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Making a stop-motion animation video with dolls or action figures is a lot easier than you might think, especially with iStopMotion for iPad ($9.99). There’s a Mac version too ($49.99 in the Mac App Store or www.boinx.com), but it’s more expensive and less convenient. It's a great project for parents and kids -- with these tips, you'll be animating anything in next to no time.
Launch the app and tap + to create a new project. Tap the large preview area, then tap the Camera icon to choose which camera to use. The back camera should already be selected, so tap the Settings button to its right. (If you get the free iStopCamera companion app, you could even use a camera on your iPhone or iPod touch!)
To manually set focus and exposure, choose either, then tap on the part of the screen the app should focus on and set the exposure to. The gear icon offers various display options—leave Show as it is for now. The wrench icon isn’t yet selectable. When you’re finished, tap Done.
It’s time to start shooting! Fix your iPad so it won’t move, place your objects, and tap the gray circle on the right to take a shot. Move your objects slightly between frames—you can still see the shot you just took over the current image, which helps you see what needs to be repositioned.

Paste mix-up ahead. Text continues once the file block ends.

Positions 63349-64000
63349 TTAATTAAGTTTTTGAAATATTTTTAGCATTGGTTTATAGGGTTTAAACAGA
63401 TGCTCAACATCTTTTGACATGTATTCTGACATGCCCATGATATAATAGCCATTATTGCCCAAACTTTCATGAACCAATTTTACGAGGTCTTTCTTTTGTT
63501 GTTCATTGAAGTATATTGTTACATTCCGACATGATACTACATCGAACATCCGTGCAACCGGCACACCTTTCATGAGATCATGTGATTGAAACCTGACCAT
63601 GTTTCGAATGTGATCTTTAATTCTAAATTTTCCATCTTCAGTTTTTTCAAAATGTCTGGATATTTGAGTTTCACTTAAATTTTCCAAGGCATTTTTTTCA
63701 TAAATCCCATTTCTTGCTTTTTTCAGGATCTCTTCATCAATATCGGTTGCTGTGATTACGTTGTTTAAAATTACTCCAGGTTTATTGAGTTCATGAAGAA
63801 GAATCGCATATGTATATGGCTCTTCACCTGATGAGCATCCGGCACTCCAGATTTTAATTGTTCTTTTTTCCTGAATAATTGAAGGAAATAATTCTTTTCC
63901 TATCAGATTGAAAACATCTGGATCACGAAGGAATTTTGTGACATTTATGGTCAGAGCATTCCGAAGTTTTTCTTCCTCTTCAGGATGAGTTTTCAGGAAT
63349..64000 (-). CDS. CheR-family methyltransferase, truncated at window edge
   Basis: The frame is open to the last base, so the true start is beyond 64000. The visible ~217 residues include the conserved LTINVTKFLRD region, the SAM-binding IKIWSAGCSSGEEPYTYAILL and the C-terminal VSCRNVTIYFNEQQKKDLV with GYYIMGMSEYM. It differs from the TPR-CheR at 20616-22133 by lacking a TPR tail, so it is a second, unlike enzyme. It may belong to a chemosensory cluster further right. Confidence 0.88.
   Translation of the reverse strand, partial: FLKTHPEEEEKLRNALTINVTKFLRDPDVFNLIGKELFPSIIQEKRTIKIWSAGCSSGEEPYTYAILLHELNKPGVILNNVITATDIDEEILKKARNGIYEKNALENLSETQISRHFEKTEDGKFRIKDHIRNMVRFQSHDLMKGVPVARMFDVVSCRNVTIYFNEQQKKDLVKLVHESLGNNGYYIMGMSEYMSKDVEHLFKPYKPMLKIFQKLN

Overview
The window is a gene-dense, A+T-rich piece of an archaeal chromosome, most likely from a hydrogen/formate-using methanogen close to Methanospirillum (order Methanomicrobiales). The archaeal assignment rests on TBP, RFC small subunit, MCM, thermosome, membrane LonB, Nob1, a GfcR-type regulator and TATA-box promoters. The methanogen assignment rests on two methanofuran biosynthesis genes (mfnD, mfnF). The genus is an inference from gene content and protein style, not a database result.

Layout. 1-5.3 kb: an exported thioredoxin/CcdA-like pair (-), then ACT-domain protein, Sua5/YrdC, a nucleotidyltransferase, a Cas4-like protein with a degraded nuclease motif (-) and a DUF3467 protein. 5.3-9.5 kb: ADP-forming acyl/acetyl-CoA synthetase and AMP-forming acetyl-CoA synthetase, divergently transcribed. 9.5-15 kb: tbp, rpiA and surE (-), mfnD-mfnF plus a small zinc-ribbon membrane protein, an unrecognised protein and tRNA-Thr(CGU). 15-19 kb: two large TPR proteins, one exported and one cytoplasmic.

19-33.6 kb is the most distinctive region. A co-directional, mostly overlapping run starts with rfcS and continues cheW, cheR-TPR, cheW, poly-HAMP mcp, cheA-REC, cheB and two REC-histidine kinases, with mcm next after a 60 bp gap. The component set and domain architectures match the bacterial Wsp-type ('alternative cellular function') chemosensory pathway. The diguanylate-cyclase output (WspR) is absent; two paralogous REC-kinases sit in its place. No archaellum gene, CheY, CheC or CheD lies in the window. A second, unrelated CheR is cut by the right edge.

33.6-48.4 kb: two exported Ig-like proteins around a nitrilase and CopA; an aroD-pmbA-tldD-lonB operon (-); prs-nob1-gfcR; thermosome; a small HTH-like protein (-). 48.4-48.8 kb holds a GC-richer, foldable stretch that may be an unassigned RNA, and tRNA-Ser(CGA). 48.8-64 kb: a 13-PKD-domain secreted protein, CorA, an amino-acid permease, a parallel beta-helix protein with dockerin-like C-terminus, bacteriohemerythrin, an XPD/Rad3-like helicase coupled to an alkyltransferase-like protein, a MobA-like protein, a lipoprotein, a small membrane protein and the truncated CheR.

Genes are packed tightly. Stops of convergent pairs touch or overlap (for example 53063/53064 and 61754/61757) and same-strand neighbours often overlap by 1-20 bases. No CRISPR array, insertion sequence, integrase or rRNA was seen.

After taking a few shots, set the Show option (from Step 2) to only display the recorded image. You can now browse through the photos you’ve taken by swiping and tapping on them. You can delete or duplicate images with the wrench icon. To play your video, tap the Play button.
You need 12 shots for each second of footage, so this could occupy your kids’ attention for quite some time. All finished? Head back to the Gallery and tap the Share button to optionally add a soundtrack, save the clip to the Camera Roll, email it, or upload to YouTube or Dropbox.
iStopMotion can do time-lapse videos as well as stop-motion ones, but if you don’t have an iOS device, you can use your Mac to make time-lapse films, using the built-in iSight/FaceTime camera. Gawker can create 640x480-pixel time-lapse videos of the sun moving across your room, a giant mess being cleaned up, or any other long, slow process.
Gawler uses Mac's camera to take a ton of pictures, then combines them into a video.